For the advice market the notable sections are "reducing harm from firm failure" and the appointed representatives regime.
The section on reducing harm from firm failure includes "improving the redress framework" with the plan noting "We want to see more consumers get redress from the firm that owes them money so that a smaller proportion of costs are passed on to other regulated firms…" with an outcome for the FCA identified as being "firms that create a redress burden are more likely to bear the associated costs themselves". The FCA proposes to achieve this outcome by consulting on guidance for firms on redress calculations, reviewing access to FOS for small and medium sized enterprises and developing proposals to improve complaints reporting. Further the FCA is to introduce a new regulatory return requiring 20,000 solo regulated financial firms to provide a baseline level of information about their financial resilience.
With the new appointed representatives regime, the FCA wants to achieve stronger oversight by principals to reduce harm caused through appointed representatives. The FCA's plans include undertaking more assertive supervision of high-risk principals and supporting consideration of potential legislative changes.
- Setting and testing higher standards
This focus encompasses putting consumers first, enabling consumers to help themselves, environmental, social and governance (ESG) priorities and minimising the impact of operational disruptions.
There is emphasis an on the consumer duty – the plan notes that additional funding assigned to the consumer duty allows the FCA to undertake sector-specific supervisory work to identify and "assertively supervise" and enforce against activities that undermine effective competition and good consumer outcomes. The FCA also plans to create an additional interventions team within enforcement – in place at the time the consumer duty comes into force. There is also an emphasis on the cost of living crisis and with that debt advice – with new rules planned to ban debt packagers from receiving referral fees.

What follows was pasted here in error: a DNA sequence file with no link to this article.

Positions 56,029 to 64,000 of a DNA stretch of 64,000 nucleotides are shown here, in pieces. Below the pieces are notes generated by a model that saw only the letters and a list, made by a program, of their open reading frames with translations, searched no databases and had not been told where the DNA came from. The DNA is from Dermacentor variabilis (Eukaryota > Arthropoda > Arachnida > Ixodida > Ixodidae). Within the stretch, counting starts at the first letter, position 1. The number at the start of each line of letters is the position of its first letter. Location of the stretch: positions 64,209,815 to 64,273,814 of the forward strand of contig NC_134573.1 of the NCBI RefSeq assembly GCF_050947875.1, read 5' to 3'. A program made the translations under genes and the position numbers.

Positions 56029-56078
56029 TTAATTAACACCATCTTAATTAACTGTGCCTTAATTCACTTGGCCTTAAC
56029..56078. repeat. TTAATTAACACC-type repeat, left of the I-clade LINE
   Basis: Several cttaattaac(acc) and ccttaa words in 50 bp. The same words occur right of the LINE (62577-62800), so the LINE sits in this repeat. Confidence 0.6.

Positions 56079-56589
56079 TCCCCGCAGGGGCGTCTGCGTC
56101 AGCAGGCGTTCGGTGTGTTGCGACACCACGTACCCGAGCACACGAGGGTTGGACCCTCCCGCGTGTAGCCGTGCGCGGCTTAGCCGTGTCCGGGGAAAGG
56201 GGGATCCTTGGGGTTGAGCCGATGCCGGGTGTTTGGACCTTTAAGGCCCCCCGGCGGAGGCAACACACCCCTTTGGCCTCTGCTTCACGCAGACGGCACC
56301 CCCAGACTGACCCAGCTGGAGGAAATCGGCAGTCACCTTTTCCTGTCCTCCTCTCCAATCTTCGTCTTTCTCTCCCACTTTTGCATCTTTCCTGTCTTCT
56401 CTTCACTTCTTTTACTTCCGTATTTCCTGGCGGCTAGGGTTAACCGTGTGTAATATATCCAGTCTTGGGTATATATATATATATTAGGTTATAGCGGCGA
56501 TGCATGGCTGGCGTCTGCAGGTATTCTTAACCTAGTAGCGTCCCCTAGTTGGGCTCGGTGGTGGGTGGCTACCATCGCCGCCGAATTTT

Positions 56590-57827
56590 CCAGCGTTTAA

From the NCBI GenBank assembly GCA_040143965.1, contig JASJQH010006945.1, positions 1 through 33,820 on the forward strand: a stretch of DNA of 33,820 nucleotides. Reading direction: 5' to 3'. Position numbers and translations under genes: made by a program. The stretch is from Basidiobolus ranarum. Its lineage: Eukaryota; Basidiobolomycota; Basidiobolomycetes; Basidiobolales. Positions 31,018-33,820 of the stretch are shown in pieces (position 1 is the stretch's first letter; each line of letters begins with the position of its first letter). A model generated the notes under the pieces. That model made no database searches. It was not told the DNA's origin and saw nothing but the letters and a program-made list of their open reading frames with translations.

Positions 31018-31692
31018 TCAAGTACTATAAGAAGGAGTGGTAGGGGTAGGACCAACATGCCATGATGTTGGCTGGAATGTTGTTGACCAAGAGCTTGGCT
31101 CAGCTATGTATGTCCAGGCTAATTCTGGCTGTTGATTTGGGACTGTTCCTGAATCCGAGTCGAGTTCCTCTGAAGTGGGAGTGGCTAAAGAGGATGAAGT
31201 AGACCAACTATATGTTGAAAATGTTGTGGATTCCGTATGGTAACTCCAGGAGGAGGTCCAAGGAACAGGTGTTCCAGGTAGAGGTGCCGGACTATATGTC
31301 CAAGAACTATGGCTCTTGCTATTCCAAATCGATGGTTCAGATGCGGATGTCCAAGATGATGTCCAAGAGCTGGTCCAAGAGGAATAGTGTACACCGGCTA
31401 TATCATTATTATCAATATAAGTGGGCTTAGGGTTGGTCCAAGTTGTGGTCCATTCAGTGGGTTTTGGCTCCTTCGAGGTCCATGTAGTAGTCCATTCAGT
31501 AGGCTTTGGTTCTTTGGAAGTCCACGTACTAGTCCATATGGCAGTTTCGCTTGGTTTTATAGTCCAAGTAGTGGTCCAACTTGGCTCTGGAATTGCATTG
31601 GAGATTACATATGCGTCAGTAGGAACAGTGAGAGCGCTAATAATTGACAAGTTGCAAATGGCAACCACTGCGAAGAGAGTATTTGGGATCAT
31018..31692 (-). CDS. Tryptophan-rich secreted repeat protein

The plan also emphasises supervisory activity over financial promotions, misleading marketing and disclosure around ESG-related products and actively monitoring how effectively firms and listed companies implement climate related financial disclosures.
- Promoting competitive and positive change
A key facet is the Future Regulatory Framework (i.e. what the UK's financial services regulatory framework will look like following the UK leaving the EU) with changes to the listing rules and implementation of changes from the Wholesale Markets Review. Activities here include bringing forward proposals on asset management regulation.
Overall, there are some interesting insights into what we can expect for 2022/23 – the consumer duty is a running theme for both the FOS and FCA as is the cost-of-living crisis. Both the FOS and FCA also emphasise the use of data as a way to develop their oversight and activity and the FCA notes some areas where it appears to have a particular focus including ESG reporting, the promotion of investments, asset management regulation and the appointed representatives regime. However, the what really matter is what the FOS and the FCA do – and that's something we will have to wait to see.